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Gauge Invariance (QED)

  1. Mar 8, 2015 #1
    My book says that in this case $$e^+e^- \rightarrow \gamma \gamma $$ gauge invariance requires that $$k_{1\nu}(A^{\mu\nu} + \tilde{A}^{\mu\nu})=0=k_{2\mu}(A^{\mu\nu} + \tilde{A}^{\mu\nu})$$ Please see attachment. My question is how does this statement hold? Capture.PNG Capture.PNG
     
    Last edited: Mar 8, 2015
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  3. Mar 9, 2015 #2

    vanhees71

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    This is a Ward-Takahashi identity. It comes from current conservation, ##\partial_{\mu} j^{\mu}=0##, which is a necessary condition for gauge invariance.
     
  4. Mar 9, 2015 #3
    But the author insisted that these conditions are met although the quantities in the equations k1ν(Aμν+A~μν)=0=k2μ(Aμν+A~μν) each separately are all different from zero. Why would he say that if it is already a consequence of ward identity? @vanhees71
     
  5. Mar 10, 2015 #4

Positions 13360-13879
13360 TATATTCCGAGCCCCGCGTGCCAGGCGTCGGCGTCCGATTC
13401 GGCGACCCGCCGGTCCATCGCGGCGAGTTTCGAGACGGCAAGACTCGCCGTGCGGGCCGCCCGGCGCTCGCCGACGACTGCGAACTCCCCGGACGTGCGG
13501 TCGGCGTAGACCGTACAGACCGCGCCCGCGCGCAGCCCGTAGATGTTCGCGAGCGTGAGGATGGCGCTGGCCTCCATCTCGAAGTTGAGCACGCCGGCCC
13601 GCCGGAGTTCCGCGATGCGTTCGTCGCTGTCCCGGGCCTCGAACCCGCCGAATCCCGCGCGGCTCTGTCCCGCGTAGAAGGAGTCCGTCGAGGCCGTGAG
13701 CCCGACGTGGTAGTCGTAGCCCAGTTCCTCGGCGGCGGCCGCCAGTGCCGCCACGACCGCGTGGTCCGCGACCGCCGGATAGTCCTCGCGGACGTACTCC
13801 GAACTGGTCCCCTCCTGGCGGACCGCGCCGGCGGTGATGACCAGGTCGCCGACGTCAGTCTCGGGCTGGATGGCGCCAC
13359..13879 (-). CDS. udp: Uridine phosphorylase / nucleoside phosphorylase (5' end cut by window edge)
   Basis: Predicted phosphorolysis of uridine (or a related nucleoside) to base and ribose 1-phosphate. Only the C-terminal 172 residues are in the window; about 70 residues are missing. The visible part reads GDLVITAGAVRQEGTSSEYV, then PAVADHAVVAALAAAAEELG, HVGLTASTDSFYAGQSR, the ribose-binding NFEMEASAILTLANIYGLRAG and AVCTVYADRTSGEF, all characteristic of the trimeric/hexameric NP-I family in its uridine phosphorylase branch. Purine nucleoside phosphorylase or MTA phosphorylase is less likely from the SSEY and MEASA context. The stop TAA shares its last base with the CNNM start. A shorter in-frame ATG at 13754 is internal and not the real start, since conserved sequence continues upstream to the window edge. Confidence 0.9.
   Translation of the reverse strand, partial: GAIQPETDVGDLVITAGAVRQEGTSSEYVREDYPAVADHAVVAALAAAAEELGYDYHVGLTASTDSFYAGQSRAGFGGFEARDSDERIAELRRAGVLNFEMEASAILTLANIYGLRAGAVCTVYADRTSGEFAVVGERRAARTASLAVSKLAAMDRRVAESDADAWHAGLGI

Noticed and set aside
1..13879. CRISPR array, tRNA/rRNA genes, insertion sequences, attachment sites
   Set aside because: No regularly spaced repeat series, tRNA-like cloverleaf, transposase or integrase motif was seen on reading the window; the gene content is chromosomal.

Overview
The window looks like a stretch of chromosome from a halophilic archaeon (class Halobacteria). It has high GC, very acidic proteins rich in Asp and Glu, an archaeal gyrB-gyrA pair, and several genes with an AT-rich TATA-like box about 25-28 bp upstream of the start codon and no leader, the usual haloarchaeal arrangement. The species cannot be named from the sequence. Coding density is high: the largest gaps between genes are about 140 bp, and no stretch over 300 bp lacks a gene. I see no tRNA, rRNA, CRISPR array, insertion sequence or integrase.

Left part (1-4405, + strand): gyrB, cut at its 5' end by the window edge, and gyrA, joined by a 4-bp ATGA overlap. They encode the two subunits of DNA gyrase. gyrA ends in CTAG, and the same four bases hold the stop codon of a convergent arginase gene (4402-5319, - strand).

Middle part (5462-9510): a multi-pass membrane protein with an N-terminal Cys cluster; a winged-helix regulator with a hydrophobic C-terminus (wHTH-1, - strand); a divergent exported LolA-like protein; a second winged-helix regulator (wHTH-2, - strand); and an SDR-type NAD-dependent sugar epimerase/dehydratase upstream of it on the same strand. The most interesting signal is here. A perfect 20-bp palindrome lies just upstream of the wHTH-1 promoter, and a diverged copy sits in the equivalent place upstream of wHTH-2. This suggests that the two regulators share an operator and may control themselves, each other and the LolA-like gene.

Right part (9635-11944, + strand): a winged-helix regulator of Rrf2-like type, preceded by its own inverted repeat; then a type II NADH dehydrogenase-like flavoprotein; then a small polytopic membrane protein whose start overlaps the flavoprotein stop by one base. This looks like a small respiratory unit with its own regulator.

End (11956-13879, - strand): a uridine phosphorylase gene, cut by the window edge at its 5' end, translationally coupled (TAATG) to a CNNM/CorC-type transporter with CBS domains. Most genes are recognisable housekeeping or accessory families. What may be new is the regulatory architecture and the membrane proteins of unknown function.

vanhees71

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    The Ward-Takahashi identities refer to the proper vertex function and is valid order by order in ##\hbar## (number of loops), i.e., it's valid only for the complete set of diagrams of a given order.
     
  6. Mar 10, 2015 #5
    How does this have to do with my question? I can't relate.
     
  7. Mar 10, 2015 #6

    vanhees71

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    It has all to do with your last question, why it doesn't apply to a single diagram but only to the sum of the two diagrams relevant for the N-point function at the given loop order (which here is tree-level).
     
  8. Mar 10, 2015 #7

    Avodyne

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    If you write out the expressions for ##A^{\mu\nu}## and ##\tilde{A}^{\mu\nu}## that you get from computing these diagrams, you will find that ##k_{1\nu}(A^{\mu\nu} + \tilde{A}^{\mu\nu})=0## and ##k_{2\mu}(A^{\mu\nu} + \tilde{A}^{\mu\nu})=0##. So, while this can be predicted from gauge invariance, it is also the result of doing the explicit calculation.
     
  9. Mar 10, 2015 #8
    Are you telling me that Ward Takashi holds for the amplitude and not necessarily for each of the Feynman diagrams whose sum is the amplitude? @vanhees71
     
  10. Mar 11, 2015 #9

    vanhees71

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    Yes, that's it. The same is true for other symmetries, like charge conjugation symmetry, which implies that n-photon vertices with an odd number of photons must vanish. This also holds true only for the sum at a given loop order. Take, e.g., the one-loop triangle diagrams. You need to add both contibutions (which are different only by the orientation of the electron-positron loop making up the triangle).
     
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